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Georgian and Victorian London

The City of London from the River Thames with St Paul's Cathedral, a painting by Canaletto (1748)In 1700, London’s population reached 500,000. By the end of the century, its population would double. London was now the largest city in Europe. As the number of inhabitants grew rapidly, the city expanded in all directions: the wealthy in new estates of fine houses to the west, tradespeople and workers close to the industries sprouting out to the east and along the Thames, especially the docks. The new Westminster Bridge, completed in 1750—only the second river crossing to be completed since London Bridge was rebuilt in medieval times—triggered urban development south of the Thames. Villages that once lay beyond the edge of London, such as Paddington and St Marylebone, gradually became absorbed into the city.

The City of London and its waterfront, from a panoramic illustration first published in 1806.
An 18th century London coffee house. London’s first newspapers printed in Fleet Street. People met in the city’s new coffee...Read More >>An 18th century London coffee house. London’s first newspapers printed in Fleet Street. People met in the city’s new coffee houses to read them and to discuss ideas.

Georgian London

During the 18th century, more and more people—among them, city merchants, shipowners and bankers—became prosperous. Most chose to move away from the City of London, now a deeply unpleasant place to live. A pall of smoke, caused by a change of household fuel from wood to coal, frequently hung over it. Londoners lived constantly under the threat of epidemics of dysentery, smallpox, cholera and other diseases. The streets had become a hotbed of crime, violence and alcoholism. The well-to-do bought large houses built around elegant squares in new estates such as Mayfair the West End. The middle classes also left the City and East End for new communities south of the river, such as Blackheath, Brixton, Dulwich and Putney.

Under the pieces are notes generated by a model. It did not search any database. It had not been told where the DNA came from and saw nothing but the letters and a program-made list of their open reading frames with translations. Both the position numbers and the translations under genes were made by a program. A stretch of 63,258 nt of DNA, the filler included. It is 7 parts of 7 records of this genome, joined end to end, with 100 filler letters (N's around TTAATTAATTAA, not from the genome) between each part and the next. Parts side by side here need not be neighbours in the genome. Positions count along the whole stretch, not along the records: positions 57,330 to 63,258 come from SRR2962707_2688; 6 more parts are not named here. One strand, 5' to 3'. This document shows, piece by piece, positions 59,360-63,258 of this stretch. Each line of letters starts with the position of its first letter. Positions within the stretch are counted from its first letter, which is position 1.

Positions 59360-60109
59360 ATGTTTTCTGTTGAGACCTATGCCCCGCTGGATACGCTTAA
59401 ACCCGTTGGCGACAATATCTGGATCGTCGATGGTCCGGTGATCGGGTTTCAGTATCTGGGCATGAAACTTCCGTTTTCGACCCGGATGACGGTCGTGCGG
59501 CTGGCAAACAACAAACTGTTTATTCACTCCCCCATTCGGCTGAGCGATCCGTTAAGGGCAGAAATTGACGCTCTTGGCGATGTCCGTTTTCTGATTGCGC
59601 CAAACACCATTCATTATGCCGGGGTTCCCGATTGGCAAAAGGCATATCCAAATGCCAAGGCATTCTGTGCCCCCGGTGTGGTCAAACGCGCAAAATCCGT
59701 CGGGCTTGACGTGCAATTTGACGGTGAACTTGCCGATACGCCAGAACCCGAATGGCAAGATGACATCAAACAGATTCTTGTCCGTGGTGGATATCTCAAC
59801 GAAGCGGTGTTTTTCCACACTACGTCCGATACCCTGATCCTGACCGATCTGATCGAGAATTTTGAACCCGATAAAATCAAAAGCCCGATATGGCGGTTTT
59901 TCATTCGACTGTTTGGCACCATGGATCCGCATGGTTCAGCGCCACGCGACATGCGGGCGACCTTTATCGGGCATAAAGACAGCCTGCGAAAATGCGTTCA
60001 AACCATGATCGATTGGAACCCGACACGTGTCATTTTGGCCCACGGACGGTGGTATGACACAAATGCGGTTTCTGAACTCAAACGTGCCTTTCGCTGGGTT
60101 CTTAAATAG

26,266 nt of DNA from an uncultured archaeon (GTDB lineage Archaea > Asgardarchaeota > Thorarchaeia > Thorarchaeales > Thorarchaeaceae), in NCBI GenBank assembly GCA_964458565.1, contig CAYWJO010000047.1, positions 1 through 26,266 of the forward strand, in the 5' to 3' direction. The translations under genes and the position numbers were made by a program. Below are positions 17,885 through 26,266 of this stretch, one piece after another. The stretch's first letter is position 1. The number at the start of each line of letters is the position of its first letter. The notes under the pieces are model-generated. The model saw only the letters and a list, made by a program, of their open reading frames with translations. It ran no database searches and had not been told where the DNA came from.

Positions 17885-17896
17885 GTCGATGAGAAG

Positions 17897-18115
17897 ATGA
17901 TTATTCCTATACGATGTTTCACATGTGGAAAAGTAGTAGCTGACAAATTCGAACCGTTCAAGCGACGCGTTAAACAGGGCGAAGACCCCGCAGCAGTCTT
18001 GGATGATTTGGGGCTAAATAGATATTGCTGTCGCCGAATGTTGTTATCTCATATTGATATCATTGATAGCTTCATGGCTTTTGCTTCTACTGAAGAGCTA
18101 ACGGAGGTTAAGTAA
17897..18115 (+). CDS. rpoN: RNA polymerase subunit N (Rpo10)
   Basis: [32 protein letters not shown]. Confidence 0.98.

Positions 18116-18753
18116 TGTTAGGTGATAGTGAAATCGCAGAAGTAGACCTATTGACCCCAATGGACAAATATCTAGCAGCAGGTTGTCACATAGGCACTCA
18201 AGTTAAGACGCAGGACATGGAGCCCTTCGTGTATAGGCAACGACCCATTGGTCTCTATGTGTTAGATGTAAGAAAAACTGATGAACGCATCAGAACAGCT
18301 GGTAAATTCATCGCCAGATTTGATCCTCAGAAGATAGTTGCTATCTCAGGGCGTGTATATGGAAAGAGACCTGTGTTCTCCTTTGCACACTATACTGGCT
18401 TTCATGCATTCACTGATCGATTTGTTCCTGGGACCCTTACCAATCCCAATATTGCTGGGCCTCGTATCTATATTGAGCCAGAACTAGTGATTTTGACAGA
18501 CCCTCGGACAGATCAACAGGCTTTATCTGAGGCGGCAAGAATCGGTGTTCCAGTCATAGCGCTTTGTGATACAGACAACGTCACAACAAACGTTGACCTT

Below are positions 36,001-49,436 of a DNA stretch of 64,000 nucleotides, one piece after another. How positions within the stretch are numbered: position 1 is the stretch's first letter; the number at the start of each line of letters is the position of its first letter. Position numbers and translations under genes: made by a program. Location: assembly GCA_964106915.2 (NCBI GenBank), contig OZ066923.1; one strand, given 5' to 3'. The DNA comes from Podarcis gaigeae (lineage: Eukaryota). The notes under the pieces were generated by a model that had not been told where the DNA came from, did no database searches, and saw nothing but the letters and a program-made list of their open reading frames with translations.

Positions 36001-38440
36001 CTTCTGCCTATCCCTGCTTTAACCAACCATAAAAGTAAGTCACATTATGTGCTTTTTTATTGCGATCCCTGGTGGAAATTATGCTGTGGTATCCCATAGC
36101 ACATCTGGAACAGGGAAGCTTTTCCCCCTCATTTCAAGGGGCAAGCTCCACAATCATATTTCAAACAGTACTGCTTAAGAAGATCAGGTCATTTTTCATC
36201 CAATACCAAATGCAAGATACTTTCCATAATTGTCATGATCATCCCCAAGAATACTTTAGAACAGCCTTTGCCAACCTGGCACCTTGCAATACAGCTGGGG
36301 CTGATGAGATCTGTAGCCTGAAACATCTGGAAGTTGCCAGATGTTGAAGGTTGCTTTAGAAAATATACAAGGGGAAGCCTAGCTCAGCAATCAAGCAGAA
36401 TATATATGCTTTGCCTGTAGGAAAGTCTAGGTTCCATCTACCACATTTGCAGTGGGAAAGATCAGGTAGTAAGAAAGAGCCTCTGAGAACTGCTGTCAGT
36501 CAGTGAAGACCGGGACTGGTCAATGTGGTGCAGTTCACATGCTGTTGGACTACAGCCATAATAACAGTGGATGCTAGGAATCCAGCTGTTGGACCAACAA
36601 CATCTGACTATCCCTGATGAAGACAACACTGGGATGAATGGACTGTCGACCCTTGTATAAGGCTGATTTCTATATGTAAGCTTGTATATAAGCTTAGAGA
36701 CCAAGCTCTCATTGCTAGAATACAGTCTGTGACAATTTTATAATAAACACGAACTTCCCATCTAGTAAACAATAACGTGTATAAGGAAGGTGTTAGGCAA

In 1700 an observer on top of St Paul's Cathedral would have been able to view London in its entirety—and the open countryside beyond—in all directions. From the same viewpoint 100 years later, it would have been impossible to see the outer limit of the built-up area, even on a day when fog and smoke did not provide a blanket haze.

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